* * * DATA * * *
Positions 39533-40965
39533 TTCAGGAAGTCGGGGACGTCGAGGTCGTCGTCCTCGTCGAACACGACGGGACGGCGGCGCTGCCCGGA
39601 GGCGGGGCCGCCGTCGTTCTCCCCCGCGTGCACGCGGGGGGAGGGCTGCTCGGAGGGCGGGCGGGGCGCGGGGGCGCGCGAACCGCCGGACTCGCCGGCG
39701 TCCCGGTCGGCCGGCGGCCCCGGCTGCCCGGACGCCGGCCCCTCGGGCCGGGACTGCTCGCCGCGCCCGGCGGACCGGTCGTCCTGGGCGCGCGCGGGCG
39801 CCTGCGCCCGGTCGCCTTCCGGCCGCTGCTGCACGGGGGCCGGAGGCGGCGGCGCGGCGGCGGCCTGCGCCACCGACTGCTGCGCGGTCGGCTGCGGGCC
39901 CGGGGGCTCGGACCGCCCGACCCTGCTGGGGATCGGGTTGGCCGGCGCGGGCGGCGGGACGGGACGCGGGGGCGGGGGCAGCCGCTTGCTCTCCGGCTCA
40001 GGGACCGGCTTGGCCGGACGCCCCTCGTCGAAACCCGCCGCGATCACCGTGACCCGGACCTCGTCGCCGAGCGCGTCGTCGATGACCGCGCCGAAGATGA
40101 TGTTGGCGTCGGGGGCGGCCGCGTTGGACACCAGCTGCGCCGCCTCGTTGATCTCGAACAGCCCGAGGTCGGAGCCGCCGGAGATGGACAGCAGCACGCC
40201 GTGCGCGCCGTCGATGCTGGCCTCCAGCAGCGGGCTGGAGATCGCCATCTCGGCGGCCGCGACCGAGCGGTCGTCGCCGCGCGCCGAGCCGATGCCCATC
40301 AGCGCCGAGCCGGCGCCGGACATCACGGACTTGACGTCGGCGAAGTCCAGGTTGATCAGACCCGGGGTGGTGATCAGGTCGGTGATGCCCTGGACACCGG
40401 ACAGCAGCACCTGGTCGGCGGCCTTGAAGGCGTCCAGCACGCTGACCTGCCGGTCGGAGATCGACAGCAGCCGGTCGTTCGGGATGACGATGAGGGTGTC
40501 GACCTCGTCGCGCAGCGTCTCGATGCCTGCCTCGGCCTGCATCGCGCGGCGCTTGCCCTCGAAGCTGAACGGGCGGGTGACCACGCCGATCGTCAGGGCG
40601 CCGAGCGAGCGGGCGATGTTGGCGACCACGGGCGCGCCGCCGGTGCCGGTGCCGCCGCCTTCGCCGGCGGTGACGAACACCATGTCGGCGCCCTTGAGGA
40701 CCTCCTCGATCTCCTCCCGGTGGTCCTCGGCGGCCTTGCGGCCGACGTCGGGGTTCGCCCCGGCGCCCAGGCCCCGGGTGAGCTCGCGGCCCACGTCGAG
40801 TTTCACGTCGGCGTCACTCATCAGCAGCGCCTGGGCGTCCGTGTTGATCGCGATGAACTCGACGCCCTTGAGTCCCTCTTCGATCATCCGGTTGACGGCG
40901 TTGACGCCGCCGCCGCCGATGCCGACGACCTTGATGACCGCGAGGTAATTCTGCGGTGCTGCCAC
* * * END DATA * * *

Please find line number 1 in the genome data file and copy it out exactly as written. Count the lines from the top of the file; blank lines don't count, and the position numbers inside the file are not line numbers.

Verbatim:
Positions 39533-40965